Not the sort with dancing, leaping horses. I mean the type where you wine and dine guests
under the thinly veiled guise of a not-to-be-missed high profile social occasion which of course we all know is really about selling or fundraising.
But your event doesn’t have to be a soulless sell out. The swell of emotion that can grow in a room of people reacting and experiencing something together as they feed off each other is extremely powerful if harnessed and used positively.
The importance of an exclusive shared experience that can be generated at such events shouldn’t be underestimated, and how better to create such an atmosphere than through screening a film.
Last night Minty Films was proud to have played a small but hopefully significant part in a fundraising exhibition, ‘Aftershock’ by photographer Chris Gravett. The private view at Espacio Gallery kick started a week long exhibition of limited edition prints which detail the work of small charity Kidasha.
(Other notable works by esteemed documentary photography Chris Gravett include the aftermath of the collapse of the Rana Plaza garment factory in Bangladesh and the documentation of life in a small American town dubbed the Heart of Hometown America.)
Kidasha is an incredible organisation that works to improve the lives of the most disadvantaged children and families in Nepal. After the earthquake exactly one year ago yesterday, their work was impacted heavily. The risks the children they were already supporting increased dramatically, and moreover a whole load of new families suddenly were in need of the organisation’s assistance.
So last night saw a big fundraising push to keep the post earthquake aid flowing. Minty Films was asked to produce a film primarily using the stills produced by Chris, intercut with an informative yet impassioned interview with Kidasha CEO Janice Miller.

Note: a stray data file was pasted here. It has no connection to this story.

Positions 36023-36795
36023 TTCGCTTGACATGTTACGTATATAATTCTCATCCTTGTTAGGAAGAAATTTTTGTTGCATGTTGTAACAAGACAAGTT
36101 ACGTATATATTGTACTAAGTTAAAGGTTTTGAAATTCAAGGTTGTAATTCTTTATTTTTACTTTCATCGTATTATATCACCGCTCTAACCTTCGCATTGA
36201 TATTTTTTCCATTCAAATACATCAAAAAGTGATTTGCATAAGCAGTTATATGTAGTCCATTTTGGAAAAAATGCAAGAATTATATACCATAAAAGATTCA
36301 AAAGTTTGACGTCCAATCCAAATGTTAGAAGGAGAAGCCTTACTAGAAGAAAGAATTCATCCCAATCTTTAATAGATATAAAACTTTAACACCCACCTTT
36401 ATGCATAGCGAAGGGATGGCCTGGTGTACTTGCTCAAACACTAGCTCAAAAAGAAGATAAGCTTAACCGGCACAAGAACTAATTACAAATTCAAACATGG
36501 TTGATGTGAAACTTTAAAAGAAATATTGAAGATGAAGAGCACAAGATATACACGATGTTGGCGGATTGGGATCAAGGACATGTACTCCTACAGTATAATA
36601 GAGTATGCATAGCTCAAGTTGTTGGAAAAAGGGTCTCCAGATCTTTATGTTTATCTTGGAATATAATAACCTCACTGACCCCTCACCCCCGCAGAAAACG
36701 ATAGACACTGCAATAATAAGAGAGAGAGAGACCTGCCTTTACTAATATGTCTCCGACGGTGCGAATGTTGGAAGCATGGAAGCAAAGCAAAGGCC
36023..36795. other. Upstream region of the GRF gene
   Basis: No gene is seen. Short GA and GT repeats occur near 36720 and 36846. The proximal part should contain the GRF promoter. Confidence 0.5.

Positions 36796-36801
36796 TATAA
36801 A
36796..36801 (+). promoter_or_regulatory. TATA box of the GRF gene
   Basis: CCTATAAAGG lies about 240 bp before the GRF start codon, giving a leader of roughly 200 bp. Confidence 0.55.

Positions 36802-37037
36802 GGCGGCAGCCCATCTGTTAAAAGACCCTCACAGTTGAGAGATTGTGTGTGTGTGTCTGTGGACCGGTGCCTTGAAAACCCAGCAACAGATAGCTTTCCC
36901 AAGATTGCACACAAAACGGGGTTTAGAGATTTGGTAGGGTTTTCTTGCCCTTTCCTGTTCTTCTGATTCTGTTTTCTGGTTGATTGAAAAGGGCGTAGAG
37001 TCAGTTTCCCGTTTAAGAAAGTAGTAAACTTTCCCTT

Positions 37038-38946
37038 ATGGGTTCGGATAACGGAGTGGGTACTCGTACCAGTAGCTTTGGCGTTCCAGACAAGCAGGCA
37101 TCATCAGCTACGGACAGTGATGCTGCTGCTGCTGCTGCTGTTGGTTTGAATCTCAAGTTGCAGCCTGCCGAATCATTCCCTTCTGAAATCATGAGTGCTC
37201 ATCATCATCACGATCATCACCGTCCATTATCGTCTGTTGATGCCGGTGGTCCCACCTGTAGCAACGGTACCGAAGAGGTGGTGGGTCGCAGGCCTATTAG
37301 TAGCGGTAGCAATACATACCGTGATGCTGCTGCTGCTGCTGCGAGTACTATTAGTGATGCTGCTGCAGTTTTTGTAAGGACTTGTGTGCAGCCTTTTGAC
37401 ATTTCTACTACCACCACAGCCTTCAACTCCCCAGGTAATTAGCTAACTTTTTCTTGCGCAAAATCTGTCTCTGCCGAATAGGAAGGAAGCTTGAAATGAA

But here’s the thing, how best to use the film?
It could be been shown on a loop in the corner.
It could be put in a dark room with headphones for individuals to watch at their leisure.
It could just be on a website and a link provided in the brochure.
Of course had this been the case, most probably wouldn’t have bothered to watch it.
To turn the mini screening of the film into an event within the main event is key. Its no coincidence that at many high profile charity events the charity auction is held directly after showing a short film. Fresh in the minds of the captive audience are the real reasons they’re there.
And often a short film will be shown at an event after or preceding the keynote speech.
A film can galvanise an audience, get them on side, tap into their soul and subconsciously they feed off each other’s reactions. Ultimately it’ll help them dig in their pockets a bit deeper.
A number of prints were sold last night with all profits going to Kidasha, the silent auction seemed to be getting wildly competitive and it doesn’t close until the end of the week! The Exhibition runs until Sunday 1st May and the film (above) can now be viewed across various social media and websites and of course can be seen on a loop in the gallery for quiet private digestion!